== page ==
Our review of Bistro 61 last week praised the food of Chef Thierry Goulard, the former favorite from Mia’s Café who had taken up with Harvey Nathan and had turned Nathan’s Deli into a respectable French bistro at night. Turns out, Goulard has already parted ways with Nathan. When Goulard first arrived a few months ago, the restaurant made sure to spread the word about their new chef, announcing it to the press and putting up signs on the building. Four weeks ago, when Jeff Allen first dined there for the review, he spotted Goulard in the kitchen and says the Frenchman even stopped by his table to inquire about the food. When the review hit the streets on Wednesday, Goulard called us and told us he had left the restaurant and didn’t want his name associated with the food anymore. We stopped by Nathan’s to get the scoop and learned that Nathan and Goulard had conflicting opinions on how to manage the restaurant and Goulard decided to leave. Nathan has hired a new chef, Mark Warren, and hopes to continue in the same direction they were heading. Whether his food will be as good has yet to be determined. We guess this means we have to get back over there soon to try it out. —Stephanie Barna


Last week, we included the Palette and Palate Stroll in our annual summer guide. Unfortunately, we got our numbers mixed up. The art and food event slated for July 11 actually raised $22,000 and attracted 1,500 over the last two years combined (2006 and 2007). They have always kept the tickets at a smallish 700, in order to keep the event intimate and fun for attendees. If you haven’t gotten your tickets for this year yet, you might want to get on that. The event usually sells out. Get more information at —Stephanie Barna


“Do you Moo Shu? Coming this September.” Don’t be surprised when you start seeing more messages like this posted in the windows of Fish, downtown’s French-Asian fusion seafood restaurant. If it makes you do a double-take and give a Tim Allen grunt, good, that’s the point. Chef Nico and the Fish team are attempting to raise eyebrows in anticipation for upcoming renovations and a re-conceptualization of their menu. We can’t give you any more to go on than that. We can only tell you that Fish won’t be offering Chinese take out anytime soon. —Alison Sher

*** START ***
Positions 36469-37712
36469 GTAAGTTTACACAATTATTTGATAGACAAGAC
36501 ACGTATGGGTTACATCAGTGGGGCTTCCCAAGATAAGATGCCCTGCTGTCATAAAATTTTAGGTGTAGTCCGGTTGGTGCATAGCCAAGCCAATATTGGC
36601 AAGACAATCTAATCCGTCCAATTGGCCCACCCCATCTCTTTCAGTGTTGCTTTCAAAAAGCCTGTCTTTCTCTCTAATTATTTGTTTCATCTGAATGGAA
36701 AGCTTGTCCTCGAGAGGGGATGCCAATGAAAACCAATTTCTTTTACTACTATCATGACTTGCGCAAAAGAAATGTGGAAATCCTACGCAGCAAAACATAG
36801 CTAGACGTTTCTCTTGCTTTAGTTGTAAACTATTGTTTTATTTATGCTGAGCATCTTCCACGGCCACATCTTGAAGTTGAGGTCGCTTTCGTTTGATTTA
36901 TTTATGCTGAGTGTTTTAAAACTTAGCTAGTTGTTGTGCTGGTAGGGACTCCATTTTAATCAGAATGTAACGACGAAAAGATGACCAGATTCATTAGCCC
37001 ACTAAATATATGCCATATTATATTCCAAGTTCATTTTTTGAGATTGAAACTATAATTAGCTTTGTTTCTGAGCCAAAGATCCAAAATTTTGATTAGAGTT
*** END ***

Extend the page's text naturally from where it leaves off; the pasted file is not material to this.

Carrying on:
Speaking of more beguiling messages, we found a note posted on the locked door of Le Club Fez last week saying that they were closed because the A/C was broken. But they’ve been closed for more than a week (surely long enough to fix a broken A/C), and word on the street has our favorite French-Moroccan restaurant changing ownership. Nothing has been confirmed by owner Chris Coker as of yet, but we’re hoping that Fez will reopen soon. —Alison Sher

TWIZT GOES DARK, Mondo turns 10

After getting locked out of Fez (see above) and deciding not to wait 45 minutes for a table at Fat Hen, we thought we’d eat dinner at Twizt (and do some research for our upcoming issue of Dish). Unfortunately, it looks like Twizt has closed its doors too. The restaurant was dark and abandoned. Calls to the owners have not been returned, so we don’t know if this is temporary or not. But a word to diners looking for a great place to eat on James Island: Mondo’s. This old stand-by did us right the other night. We headed there after the Fez/Twizt lockout and dined on some affordable and delicious Italian fare. They deserve a shout out as they’re celebrating their 10th anniversary this year. It’s nice to watch a restaurant evolve and improve over time as they’ve done. I mean, they started out pretty great, but they’ve maintained their quality over the years and that’s no easy feat. —Stephanie Barna


So it turns out that all that produce you may or may not have been buying at Wal-Mart has been from South Carolina all along. Although it is widely known that the mega-corporation has launched a partnership with S.C. farmers to promote local fruits and vegetables around the state, according to Emily Brady from Chernoff Newman, the firm working with Wal-Mart and Certified S.C. Produce, they were already sourcing $662 million worth of S.C. produce before the recent advertising campaign. While purchasing locally is eco-friendly and a great economic opportunity for regional farmers, all Wal-Mart really deserves is a pat on the back. They’re just finally branding what was ours to begin with.­ —Alison Sher